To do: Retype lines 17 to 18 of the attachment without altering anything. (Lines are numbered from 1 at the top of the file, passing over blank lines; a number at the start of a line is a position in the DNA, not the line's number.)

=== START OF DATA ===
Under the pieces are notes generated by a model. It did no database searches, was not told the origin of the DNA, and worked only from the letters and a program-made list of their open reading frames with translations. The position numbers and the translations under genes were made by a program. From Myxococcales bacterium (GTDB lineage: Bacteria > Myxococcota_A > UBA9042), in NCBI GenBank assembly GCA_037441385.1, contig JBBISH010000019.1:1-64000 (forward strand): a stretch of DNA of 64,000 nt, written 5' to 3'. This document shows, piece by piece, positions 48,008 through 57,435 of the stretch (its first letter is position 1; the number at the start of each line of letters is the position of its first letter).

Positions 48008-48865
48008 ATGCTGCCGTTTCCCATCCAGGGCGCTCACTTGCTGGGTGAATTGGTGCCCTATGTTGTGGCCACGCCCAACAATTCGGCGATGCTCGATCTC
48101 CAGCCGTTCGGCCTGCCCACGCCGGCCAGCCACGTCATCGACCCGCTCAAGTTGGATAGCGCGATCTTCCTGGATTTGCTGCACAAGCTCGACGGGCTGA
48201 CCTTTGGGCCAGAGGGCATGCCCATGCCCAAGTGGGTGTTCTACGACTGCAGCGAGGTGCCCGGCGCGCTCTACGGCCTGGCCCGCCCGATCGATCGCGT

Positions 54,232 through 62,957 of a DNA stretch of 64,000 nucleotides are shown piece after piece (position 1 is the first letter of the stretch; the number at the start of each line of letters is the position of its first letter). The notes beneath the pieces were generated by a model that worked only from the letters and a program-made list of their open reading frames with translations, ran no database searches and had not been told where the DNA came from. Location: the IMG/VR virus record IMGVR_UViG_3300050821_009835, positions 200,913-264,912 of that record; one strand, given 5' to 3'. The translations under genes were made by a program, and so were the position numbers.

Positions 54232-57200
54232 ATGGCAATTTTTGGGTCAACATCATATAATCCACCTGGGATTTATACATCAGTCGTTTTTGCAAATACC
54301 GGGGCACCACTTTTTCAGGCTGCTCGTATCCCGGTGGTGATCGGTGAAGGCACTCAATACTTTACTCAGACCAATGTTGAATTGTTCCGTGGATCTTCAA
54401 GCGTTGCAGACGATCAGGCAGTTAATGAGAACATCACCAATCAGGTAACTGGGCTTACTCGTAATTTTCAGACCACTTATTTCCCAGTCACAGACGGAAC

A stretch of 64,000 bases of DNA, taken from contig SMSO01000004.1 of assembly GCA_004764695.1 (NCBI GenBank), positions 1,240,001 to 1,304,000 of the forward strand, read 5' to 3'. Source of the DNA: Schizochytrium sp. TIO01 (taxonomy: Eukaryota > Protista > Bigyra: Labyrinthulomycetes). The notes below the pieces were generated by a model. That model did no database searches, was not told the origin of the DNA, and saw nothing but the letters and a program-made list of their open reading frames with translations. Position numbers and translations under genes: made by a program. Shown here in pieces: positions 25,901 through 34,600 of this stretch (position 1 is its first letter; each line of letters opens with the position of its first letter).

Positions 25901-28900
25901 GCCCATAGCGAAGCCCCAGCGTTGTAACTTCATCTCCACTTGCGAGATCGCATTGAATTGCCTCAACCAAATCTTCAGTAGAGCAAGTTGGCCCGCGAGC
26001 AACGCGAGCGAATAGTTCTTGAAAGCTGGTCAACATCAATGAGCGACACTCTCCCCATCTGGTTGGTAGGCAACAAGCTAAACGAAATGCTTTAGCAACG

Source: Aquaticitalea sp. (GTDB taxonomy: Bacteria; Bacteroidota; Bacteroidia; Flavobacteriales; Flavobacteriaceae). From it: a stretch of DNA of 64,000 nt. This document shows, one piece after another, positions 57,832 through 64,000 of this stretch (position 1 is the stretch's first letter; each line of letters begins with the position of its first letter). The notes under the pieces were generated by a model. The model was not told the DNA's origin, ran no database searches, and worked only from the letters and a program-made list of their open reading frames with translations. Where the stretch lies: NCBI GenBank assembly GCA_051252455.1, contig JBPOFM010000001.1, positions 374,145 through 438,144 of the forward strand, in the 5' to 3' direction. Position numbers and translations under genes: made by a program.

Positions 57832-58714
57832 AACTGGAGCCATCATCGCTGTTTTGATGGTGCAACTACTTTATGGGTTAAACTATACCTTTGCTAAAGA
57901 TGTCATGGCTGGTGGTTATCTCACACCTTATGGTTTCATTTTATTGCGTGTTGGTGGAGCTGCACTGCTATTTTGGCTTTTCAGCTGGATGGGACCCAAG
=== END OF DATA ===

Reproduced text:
57832 AACTGGAGCCATCATCGCTGTTTTGATGGTGCAACTACTTTATGGGTTAAACTATACCTTTGCTAAAGA
57901 TGTCATGGCTGGTGGTTATCTCACACCTTATGGTTTCATTTTATTGCGTGTTGGTGGAGCTGCACTGCTATTTTGGCTTTTCAGCTGGATGGGACCCAAG